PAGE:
So I decided to experiment. I got a 17 lb Wolf spring, and tossed her in. I also bought some Wilson ETM magazines. Since adding both items, and the break in period is now past, the gun is cycling properly and reliable. Easy fix with the spring. The mags were damn expenssive, but I do really like them. I don't know if current production S&W 1911's are still coming with the light springs or not, so you may want to ask S&W about it before spending money on anything.
I would definately recomend the E series gun, but you may have a few minor part changes to deal with. I have never owned a Sig 1911.
He meant to say external extractors.
I'll assume your reference of "series 80" is to indicate the pistols have a firing pin safety. While the SIG 1911 does come with a Colt Series 80 style firing pin safety, the current E-Series S&W 1911's do not have a firing pin safety. In addition, the S&W 1911's with a firing pin safety don't use Colt's Series 80 design, but a Mochak designed firing pin safety that is activated/deactivated by the grip safety (not the trigger as is the case with the Series 80) much like the Swartz system (also developed by Colt) used by Kimber.
Mochak firing pin block http://www.google.com/patents/US6374526
A 17% chance of getting a lemon isn't exactly a positive assessment.
So not only can I not organize my thoughts correctly (I said "external safety" instead of "external extractor"), I don't even have my facts straight.
Well, that's why I'm here! I'm here to learn!
My SIG was a 2010 Carry Stainless model that only had 2 MIM parts. Unlike the S&W, none of the parts suffered a premature death, but the chamber was very tight and was very sensitive to OAL; those same loads worked just fine in other 1911s.
Of the two, I'd go with the SIG. If opened up to other options, a Colt XSE would be the one I'd buy.
The gun has been flawless, with the only hiccup being a failure to lock the slide back after the last round on two occasions. However, this has not happened since using the KimPro Tac-Mags.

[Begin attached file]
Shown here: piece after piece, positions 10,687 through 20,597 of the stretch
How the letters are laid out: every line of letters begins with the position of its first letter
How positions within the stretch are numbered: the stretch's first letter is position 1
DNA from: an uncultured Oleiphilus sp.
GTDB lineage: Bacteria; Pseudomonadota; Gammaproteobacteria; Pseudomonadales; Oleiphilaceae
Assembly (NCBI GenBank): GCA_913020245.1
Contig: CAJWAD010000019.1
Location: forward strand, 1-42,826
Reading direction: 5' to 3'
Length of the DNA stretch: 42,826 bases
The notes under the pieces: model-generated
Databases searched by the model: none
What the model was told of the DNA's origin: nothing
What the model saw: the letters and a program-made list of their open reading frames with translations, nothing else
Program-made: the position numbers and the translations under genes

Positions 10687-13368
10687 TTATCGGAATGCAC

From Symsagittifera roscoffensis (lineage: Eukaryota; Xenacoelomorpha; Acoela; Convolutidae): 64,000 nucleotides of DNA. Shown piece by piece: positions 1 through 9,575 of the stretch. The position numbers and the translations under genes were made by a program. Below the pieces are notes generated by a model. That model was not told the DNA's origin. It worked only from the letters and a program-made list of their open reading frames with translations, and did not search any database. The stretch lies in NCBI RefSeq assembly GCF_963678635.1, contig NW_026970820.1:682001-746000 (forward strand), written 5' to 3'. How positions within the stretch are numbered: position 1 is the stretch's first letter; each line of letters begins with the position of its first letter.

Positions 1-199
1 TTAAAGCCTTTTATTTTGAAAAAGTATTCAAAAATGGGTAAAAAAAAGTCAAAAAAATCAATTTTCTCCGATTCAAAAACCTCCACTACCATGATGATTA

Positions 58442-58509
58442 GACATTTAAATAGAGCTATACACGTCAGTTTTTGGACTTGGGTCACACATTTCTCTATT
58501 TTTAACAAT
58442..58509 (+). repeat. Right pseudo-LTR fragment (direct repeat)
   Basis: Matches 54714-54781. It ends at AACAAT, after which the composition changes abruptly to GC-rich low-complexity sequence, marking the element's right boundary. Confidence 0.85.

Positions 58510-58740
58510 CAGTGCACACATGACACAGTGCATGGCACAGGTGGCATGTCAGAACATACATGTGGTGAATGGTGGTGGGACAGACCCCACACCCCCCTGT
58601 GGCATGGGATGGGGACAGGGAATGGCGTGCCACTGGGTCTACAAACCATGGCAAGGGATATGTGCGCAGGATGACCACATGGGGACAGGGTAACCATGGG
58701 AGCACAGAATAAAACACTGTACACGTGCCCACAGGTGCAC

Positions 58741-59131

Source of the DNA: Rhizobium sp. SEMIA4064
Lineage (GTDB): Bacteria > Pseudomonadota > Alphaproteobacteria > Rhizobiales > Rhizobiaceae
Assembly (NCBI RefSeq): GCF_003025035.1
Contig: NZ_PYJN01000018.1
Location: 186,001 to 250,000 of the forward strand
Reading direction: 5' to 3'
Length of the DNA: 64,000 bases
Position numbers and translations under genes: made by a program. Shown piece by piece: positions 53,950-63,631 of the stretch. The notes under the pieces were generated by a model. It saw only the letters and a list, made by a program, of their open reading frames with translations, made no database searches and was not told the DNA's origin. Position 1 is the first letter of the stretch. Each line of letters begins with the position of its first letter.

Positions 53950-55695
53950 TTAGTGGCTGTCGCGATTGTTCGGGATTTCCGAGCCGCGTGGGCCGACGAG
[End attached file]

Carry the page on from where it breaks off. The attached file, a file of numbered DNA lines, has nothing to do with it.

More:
(Side note - I know that the Sig 1911 slide profile is different than a traditional 1911, but I can't describe exactly what it is. Can someone put into layman's terms what exactly those differences are? Thanks!)
I met a man at my range one day with a beautiful SIG 1911. We traded for a bit and were both very impressed with the pistols. The SIG appeared to be a tad less accurate than the S&W, but it has a SLIGHTLY better trigger. It felt smaller in the hand as well. It was beautifully manufactured. (the SIG owner thought my S&W was slightly more accurate as well BTW and the S&W trigger was very nice but it required an ever so slight additional pull to get the hammer to drop). If either triggers required less pull, they would be a bit dangerous IMO.
If you can get a used SIG from someone trustworthy and they've had no trouble - get a SIG. I think they are having some QC problems at the current time with their new stuff.
The Smith is just a wonderful all round pistol.
It took me a while to find a good reliable load for the gun, I reload for it and its the pickier than the two colt 1911's I own due to its tighter chamber.
It has a really tight chamber. Tighter than I'd want for a combat pistol. It wants sized bullets and a heavy crimp to reliably chamber, something my other 1911's couldn't care less about.
When I was looking at a Sig, I tried to find everything I could on them. I read that they had problems with their earlier 1911s but the newer ones were okay. The ones to avoid were the ones with the "manhole cover" on the side of the slide.
In one review of a Sig, I don't remember if it was old or new, the reviewer stated that the take-up was too short and he needed to rework the hammer hooks (I think) to make it safe.
Someone else beat me to the one I was looking at, but I probably would have purchased it. It was a new-version Revolution Carry.
That's what makes our country great.
I own many S&Ws, but no S&W 1911. Of my 1911s, one of them is a Sig - it's a "Carry Fastback", which is the all steel, nitron coated, .45ACP, 4", bobbed butt, pistol.
It has rapidly become a carry favorite. It's dead reliable, it's tight and it has gotten even smoother after a few hundred rounds. The factory trigger is better than the one in my new Springfield TRP, which is disturbing to me, as the TRP "should" be better in all respects.
Regarding customer service - right after getting the pistol, the slide was failing to lock back on an empty magazine sometimes. I called Sig. Talked to an actual human within a very short time, they sent me a new slide lock and the CS rep gave me his personal email address as a follow-up. He wanted to make sure it solved the problem. It did. Even though the slide didn't lock back, the pistol never failed to function. Now it's perfect, and their customer service was excellent. My two cents!
Edit: oh... and the price... the Sig was LESS than competing 1911s of that type, and it has front strap checkering, mainspring checkering, bobbed frame and it came with a gorgeous set of rosewood grips. No complaints about this Sig at all, and I've never been a Sig guy. This is in fact the only Sig I own.